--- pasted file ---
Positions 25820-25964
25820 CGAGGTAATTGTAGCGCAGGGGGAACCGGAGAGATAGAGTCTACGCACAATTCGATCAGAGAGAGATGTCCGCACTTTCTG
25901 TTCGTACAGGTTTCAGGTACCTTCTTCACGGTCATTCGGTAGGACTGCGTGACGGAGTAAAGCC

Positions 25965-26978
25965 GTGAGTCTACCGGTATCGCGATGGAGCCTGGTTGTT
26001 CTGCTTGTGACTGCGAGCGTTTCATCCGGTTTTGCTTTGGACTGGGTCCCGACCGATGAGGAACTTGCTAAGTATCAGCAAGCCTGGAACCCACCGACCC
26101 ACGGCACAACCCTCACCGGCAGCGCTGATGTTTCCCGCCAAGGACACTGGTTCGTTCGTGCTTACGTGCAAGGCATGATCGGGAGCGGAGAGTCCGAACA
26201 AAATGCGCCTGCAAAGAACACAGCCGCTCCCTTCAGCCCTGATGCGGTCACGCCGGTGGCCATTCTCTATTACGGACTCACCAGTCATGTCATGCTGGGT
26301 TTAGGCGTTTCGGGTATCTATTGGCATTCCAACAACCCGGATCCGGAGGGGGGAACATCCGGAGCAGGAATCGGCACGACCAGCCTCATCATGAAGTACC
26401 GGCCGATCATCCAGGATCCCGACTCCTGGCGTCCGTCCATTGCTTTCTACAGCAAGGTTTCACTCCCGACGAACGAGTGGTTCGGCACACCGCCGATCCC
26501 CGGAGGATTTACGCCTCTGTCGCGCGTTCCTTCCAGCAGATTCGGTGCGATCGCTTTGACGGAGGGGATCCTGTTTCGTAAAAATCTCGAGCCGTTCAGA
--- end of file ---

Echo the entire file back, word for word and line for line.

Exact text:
Positions 25820-25964
25820 CGAGGTAATTGTAGCGCAGGGGGAACCGGAGAGATAGAGTCTACGCACAATTCGATCAGAGAGAGATGTCCGCACTTTCTG
25901 TTCGTACAGGTTTCAGGTACCTTCTTCACGGTCATTCGGTAGGACTGCGTGACGGAGTAAAGCC

Positions 25965-26978
25965 GTGAGTCTACCGGTATCGCGATGGAGCCTGGTTGTT
26001 CTGCTTGTGACTGCGAGCGTTTCATCCGGTTTTGCTTTGGACTGGGTCCCGACCGATGAGGAACTTGCTAAGTATCAGCAAGCCTGGAACCCACCGACCC
26101 ACGGCACAACCCTCACCGGCAGCGCTGATGTTTCCCGCCAAGGACACTGGTTCGTTCGTGCTTACGTGCAAGGCATGATCGGGAGCGGAGAGTCCGAACA
26201 AAATGCGCCTGCAAAGAACACAGCCGCTCCCTTCAGCCCTGATGCGGTCACGCCGGTGGCCATTCTCTATTACGGACTCACCAGTCATGTCATGCTGGGT
26301 TTAGGCGTTTCGGGTATCTATTGGCATTCCAACAACCCGGATCCGGAGGGGGGAACATCCGGAGCAGGAATCGGCACGACCAGCCTCATCATGAAGTACC
26401 GGCCGATCATCCAGGATCCCGACTCCTGGCGTCCGTCCATTGCTTTCTACAGCAAGGTTTCACTCCCGACGAACGAGTGGTTCGGCACACCGCCGATCCC
26501 CGGAGGATTTACGCCTCTGTCGCGCGTTCCTTCCAGCAGATTCGGTGCGATCGCTTTGACGGAGGGGATCCTGTTTCGTAAAAATCTCGAGCCGTTCAGA